A standout moment during this postdoc journey has been the publication of a cohort study assessing the clinical outcomes of Li-Fraumeni syndrome patients. The thought that our work could directly impact the health of children propels me to delve deeper into research and boosts my self-assurance.

The facets I cherish most about this role are the connections with diverse individuals that the position at DKFZ affords me. Meeting people from various backgrounds broadens my viewpoint on scientific matters and career progress.

However, the challenges we face as postdocs, especially concerning job security in Germany, loom large. I am optimistic that constructive dialogues with state representatives will pave the way for improvements in our circumstances.

Appreciation as a postdoc resonates through the understanding, encouragement, and support I receive from my supervisor and colleagues. This camaraderie extends both ways, fostering an environment of mutual assistance. Moreover, institutional acknowledgment of mental health concerns and avenues for professional growth underscore their appreciation for my well-being and career evolution.

Gazing beyond my postdoc tenure, I envisage a trajectory leading me into the industry. While opportunities with pharmaceutical companies are on the horizon, my ultimate aspiration is to thrive as a medical writer, synthesizing complex scientific concepts for broader audiences.

Jonny Hertzog, Postdoc in the Division of Virotherapy

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I was inspired to embark on a career as a postdoctoral researcher by my experiences during my PhD in cell biology of viral infections. The ability to conceptualize research questions, generate hypotheses, and validate them through hands-on experimentation enthralled me. This ownership of projects and the pursuit of scientific answers fueled my passion. The prospect of continuing this approach led me to a postdoctoral position, particularly one at the DKFZ, where I could blend my foundational research background with translational aspects of cancer biology. My current focus revolves around exploring antiviral cell-intrinsic innate immune responses and their pivotal role in shaping effective anti-tumor immune reactions.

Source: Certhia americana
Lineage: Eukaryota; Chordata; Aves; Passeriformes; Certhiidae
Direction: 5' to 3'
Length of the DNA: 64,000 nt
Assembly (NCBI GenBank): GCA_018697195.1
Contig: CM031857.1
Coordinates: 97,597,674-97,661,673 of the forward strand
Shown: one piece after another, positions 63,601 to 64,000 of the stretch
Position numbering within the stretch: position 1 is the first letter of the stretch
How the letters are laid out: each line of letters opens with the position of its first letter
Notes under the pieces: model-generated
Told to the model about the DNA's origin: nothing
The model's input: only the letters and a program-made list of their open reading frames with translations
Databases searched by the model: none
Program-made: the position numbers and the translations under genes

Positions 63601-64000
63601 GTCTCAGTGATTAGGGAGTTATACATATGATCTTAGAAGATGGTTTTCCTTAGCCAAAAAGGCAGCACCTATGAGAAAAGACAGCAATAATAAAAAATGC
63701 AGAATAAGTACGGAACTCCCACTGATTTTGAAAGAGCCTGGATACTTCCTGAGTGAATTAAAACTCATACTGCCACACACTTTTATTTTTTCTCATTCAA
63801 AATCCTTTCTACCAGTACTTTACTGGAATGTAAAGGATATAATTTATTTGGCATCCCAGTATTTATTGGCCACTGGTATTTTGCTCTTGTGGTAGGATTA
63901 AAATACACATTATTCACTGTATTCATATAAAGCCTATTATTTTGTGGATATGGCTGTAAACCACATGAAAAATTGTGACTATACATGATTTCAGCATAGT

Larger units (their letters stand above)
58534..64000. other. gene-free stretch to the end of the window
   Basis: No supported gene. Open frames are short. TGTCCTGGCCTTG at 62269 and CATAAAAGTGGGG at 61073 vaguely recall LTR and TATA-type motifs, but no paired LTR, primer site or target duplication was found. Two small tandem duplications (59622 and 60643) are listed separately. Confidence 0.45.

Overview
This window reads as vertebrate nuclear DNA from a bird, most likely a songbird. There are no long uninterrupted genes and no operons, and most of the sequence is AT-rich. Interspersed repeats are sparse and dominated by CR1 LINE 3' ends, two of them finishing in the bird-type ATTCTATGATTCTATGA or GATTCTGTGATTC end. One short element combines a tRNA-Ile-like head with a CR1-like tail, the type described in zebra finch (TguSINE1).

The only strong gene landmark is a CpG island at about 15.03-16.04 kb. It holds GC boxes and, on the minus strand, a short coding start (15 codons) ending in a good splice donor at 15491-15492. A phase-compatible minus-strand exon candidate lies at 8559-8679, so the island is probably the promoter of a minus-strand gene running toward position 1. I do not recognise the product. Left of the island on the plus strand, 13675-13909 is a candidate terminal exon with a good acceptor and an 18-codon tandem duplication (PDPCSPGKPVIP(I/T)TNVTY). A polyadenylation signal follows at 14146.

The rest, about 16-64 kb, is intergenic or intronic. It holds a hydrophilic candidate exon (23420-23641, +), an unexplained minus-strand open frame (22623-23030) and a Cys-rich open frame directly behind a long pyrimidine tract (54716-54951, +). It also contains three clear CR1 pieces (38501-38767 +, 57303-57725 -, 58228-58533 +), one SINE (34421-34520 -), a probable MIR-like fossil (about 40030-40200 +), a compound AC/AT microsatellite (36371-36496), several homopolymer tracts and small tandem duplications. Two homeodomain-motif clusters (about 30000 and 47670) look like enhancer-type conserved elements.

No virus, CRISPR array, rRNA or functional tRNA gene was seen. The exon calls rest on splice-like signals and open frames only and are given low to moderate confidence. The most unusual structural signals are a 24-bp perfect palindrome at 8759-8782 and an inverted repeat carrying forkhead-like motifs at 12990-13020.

The most rewarding facet of my postdoc journey thus far has been actively contributing to the growth of junior staff. Guiding them, witnessing their development from students to scientists, and passing on my skills have been profoundly fulfilling. This role has fostered my personal development in terms of both technical and interpersonal skills. Teaching and mentoring have prompted introspection, refining my beliefs and methodologies.

The appeal of being a Postdoc lies in the autonomy and adaptability it offers. This pertains to both the independence in scientific pursuits and the flexibility in structuring work days and work-life balance.

Despite the rewards, the challenges of postdoctoral roles include the precarious job conditions and the lack of support from science funders for long-term employment. Not everyone aspires to be a group leader, and there should be more backing from academic institutions and funders for postdocs exploring diverse roles within academia. Evaluations of postdocs often appear tied to specific career ambitions rather than their scientific accomplishments.

As a postdoc, I believe recognition should extend beyond scientific contributions to encompass supervisory and lab management roles. These responsibilities warrant greater acknowledgment and appreciation.

Mikaela Behm, Postdoc in the Division of Mechanisms Regulating Gene Expression

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I was inspired to pursue a career as a postdoctoral researcher primarily by the people who surrounded me. During my time at The Department of Molecular Biosciences, The Wenner-Gren Institute (MBW) at Stockholm University, my co-workers created an environment that was both enjoyable and intellectually stimulating. Their ambition and curiosity motivated me to take on this path. My PhD supervisor, Prof. Marie Öhman, played a pivotal role in supporting my journey, instilling courage in me to embrace the challenge of moving to a new country for postdoctoral research.